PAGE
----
Wow! If only we can learn to be as generous to our fellow Jews and to liberals of all religions and political stripe. It seems that Orthodox Jewry’s infatuation and identification with Evangelical Christianity is deeper than I imagined. I wish R. Haggard the best, as I do for all men and women, and I hope that he is on his way to recovery now that has been forced to face himself. However, Rabbi Gottlieb’s paean to R. Haggard doesn’t do justice to the chronology of the episode. R. Haggard initially denied the charges against him, and made the confessions that Rabbi Gottlieb finds so admirable only after he was fired from his position by the elders of his congregation, i.e, when he was left with no choice but to go down with “dignity.”

    R. Haggard was outspoken and harsh in his criticism of homosexuality. He did not address moral failure in others with the same charity that Rabbi Gottlieb does. R. Haggard was fighting his own demons. As one of his congregants explained to the NY Times: ”He struggled with the same issues he preached about,” Rabbi Gottlieb says something similar when he writes that “…struggle and truth are companions, not strangers; and certainly not enemies.” One wonders, then, whether the Hareida community’s blunt, uncompromising and often violent campaign against the gay parade in Jerusalem also carried that same hidden dimension of personal struggle.

  8. One Christian's perspective says:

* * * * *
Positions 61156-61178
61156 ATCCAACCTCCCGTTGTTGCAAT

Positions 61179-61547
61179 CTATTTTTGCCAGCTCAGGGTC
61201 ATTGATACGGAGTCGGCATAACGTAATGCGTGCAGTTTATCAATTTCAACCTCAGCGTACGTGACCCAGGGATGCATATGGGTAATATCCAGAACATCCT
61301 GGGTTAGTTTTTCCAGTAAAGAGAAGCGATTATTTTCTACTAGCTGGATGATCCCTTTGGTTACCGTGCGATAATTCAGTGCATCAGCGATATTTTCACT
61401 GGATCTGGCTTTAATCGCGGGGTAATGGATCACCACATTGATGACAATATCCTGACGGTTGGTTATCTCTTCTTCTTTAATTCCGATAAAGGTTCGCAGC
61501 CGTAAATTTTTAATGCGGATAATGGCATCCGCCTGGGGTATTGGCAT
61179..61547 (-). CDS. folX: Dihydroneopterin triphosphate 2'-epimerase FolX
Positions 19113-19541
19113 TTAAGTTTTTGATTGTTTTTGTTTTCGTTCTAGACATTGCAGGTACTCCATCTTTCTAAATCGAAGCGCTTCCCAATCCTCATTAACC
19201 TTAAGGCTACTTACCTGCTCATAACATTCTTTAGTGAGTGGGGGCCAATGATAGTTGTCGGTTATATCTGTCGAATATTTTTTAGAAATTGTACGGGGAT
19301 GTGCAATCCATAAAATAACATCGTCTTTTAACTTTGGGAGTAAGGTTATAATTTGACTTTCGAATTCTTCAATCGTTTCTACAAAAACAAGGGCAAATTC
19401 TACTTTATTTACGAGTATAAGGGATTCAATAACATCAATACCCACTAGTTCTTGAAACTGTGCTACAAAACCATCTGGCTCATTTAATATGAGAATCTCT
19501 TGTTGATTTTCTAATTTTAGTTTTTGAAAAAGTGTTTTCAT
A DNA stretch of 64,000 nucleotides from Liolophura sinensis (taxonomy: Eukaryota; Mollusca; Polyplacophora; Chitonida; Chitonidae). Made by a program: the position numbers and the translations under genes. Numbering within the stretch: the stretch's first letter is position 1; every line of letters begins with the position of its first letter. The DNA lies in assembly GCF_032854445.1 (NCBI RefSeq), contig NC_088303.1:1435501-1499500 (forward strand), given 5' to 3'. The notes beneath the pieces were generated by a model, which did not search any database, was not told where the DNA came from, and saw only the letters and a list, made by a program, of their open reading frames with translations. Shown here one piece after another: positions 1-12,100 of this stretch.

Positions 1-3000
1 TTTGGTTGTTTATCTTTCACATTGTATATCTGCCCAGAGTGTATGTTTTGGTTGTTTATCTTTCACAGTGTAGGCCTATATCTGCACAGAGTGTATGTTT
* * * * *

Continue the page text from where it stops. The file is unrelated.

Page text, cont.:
Thank you so much for your gentle and kind words that teach rather than ridicule. It was such a blessing for me to read what you wrote today because this week I have been studying suffering and learned that suffering produces perseverance and perseverance produces character and character produces hope and you have just confirmed that this is a Jewish perspective. (I shouldn’t be surprised. ) Additionally, after a quick search on suffering in the Hebrew Bible, I just saw where (Psalm 132) David speaks of the same things – suffering, perseverance, hope.

    G-dly people will stumble but when truth is revealed, their suffering is not wasted when G-d is glorified. When G-d is glorified, their character has been refined and their hope is in the Lord. Even Isaiah said “woe is me” and look at his life.

  9. L.Oberstein says:

    I am impressed that the male escort outed Rev. Haggard without any attempt to sell his story to a tabloid or to profit in any way. He was sincerely affronted that here was a regular customer of his who also snorted drugs and he saw him on TV as a leading opponent of Gay Marriage. It was the hypocrisy that upset him.

  10. Eric Bauer says:

    AlanLaz-

    If you are interested, Rav Dessler talks about the difference in Eliezers story between what happened and what he told Besuel & Lavan – how it was b/c Eliezer was an interested party in finding a match for Yitzchok (he wanted his daughter to marry Yitzchok). As Rav Dessler says, when he asked “what if she won’t come” and then about bringing Yitzchok out of Israel, he didn’t even realize that he was asking b/c of his own personal interest, rather it was only after the fact did he realize this, and then correctly state the way things really were.